SINGAPORE — Quarantine and Stay-Home Notices (SHN) must be replaced with other methods that can also substantially reduce the risk of transmission, in order to revive aviation, said Transport Minister Ong Ye Kung in Parliament on Thursday (4 March).
"Our mission this year is not so much to force a sharp recovery, but to adapt to a new normal, to re-open safely, and build up confidence and belief that Changi Airport will still be an international air hub post-COVID," said Ong during the Committee of Supply (COS) debate for the Ministry of Transport.
Responding to fellow Sembawang Member of Parliament Poh Li San's query on how MOT plans to revive the aviation hub, Ong said, "Unfortunately, I can’t answer that question with certainty. We may have a plan, but the virus observes no rules and has no plan."
Nevertheless, he laid out four ways of replacing quarantine and SHN, beginning with testing. The minister revealed that Singapore can now perform more than 60,000 tests a day.
The second method is to "bubble wrap" travellers, by ensuring that they keep to a tight itinerary, in restricted premises, away from the community.
Thirdly, recognising that travellers from certain places are safe, because they have successfully controlled the virus. "We unilaterally opened our borders to places such as Australia, Brunei and China. So far, the scheme has not led to any increase in local transmission," noted Ong.
Acknowledging that the Air Travel Bubble (ATB) with Hong Kong has yet to be launched, Ong stressed that the government will not give up on the idea."I see ATBs playing a key role in safe opening this year. Because as vaccinations bring down infection rates worldwide, more countries will be prepared to forge ATBs."
He added, "We can also identify places with low to moderate infection rates, and combine vaccination and tests, to open up travel corridors. We will do our best to make these arrangements bilateral so Singaporeans can travel outwards too."
A new critical development
Fourthly, Ong pointed to a "new critical development" in vaccinations. And as more scientific data becomes available, authorities will be able to ascertain the extent to which vaccination reduces transmission of the virus. "This will enable us to allow vaccinated individuals to travel with fewer restrictions, perhaps even without SHN."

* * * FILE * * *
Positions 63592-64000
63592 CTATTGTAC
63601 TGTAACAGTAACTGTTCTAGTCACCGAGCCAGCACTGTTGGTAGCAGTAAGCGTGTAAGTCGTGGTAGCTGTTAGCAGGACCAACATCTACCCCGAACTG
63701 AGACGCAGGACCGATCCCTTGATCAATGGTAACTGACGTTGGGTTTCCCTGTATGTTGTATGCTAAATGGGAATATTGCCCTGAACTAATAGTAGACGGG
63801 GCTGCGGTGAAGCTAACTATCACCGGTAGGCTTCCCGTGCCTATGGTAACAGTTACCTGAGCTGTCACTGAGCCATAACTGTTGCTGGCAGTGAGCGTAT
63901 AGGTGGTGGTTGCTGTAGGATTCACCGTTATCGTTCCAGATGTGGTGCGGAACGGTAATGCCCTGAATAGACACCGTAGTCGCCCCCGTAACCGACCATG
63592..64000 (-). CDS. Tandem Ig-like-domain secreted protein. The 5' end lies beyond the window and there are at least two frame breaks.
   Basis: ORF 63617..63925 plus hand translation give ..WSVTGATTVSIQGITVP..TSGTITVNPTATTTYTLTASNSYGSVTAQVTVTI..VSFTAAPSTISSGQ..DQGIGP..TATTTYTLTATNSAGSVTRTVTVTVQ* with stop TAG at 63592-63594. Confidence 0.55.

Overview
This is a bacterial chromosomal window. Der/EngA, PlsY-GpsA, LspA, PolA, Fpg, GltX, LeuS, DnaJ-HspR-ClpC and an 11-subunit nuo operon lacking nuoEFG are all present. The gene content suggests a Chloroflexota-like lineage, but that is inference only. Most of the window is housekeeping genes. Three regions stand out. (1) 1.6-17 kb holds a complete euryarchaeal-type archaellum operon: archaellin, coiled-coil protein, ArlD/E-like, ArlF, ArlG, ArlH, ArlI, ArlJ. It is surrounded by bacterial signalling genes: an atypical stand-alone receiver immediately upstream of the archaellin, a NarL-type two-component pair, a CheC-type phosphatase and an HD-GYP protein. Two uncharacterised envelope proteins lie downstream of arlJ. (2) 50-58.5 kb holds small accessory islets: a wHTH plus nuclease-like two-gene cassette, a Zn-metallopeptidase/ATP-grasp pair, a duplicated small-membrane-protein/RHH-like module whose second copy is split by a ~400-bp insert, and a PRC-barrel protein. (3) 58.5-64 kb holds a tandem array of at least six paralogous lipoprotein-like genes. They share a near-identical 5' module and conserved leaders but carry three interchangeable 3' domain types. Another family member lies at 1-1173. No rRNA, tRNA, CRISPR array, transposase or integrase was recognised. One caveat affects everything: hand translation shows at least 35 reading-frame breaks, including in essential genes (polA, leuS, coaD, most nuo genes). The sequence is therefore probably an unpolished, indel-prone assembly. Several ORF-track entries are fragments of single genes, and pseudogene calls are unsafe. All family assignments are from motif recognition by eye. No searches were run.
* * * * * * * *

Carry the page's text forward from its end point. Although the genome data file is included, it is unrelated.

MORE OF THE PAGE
This will require a system of certification, such as the yellow booklet that records vaccinations against malaria and yellow fever. Ong revealed that Singapore has been active in such discussions, which are happening bilaterally and at international platforms like the International Civil Aviation Organization.
Calling aviation the lungs of Singapore, the minister said, "In aviation, our lungs need inflating, but our head is under water. Each of these methods to re-open travel safely are like snorkels sticking out of the surface of the water. They allow us to take in some oxygen, to keep Changi and SIA going. And each snorkel must not work in isolation."
He added, "With vaccines, and the realisation of governments around the world that they cannot keep their borders closed perpetually, there will be some re-opening of borders, and some recovery this year."
Green shoots of recovery
Ong also revealed that when COVID-19 struck, passenger volume at Changi Airport fell to 0.5 per cent of pre-pandemic levels. Almost one year later, Changi is now carrying five times that – but this still only 2.5 per cent of pre-COVID 19 passenger volume.
Flight movements are performing better, at a quarter of pre-pandemic levels, and this is due in part to a surge in cargo flights.
"Changi Airport is connected to 66 cities around the world, compared to 160 cities pre-COVID-19. We expect connections to expand further in the coming months to about 80 cities," said Ong.
In response to MPs Melvin Yong and Dennis Tan, the minister noted that based on the labour market survey up to the third quarter of 2020, the aviation sector had lost 6,000 jobs. About 500 are retrenchments, and the rest early retirement and non-renewal of contracts. Non-residents shouldered the great majority of the reduction.
"Hiring of graduates have slowed, though there is still good demand for technicians. I checked with our universities, who reported that most aerospace graduates still found jobs, but likely in other sectors. Fortunately, engineers are very versatile," said Ong.
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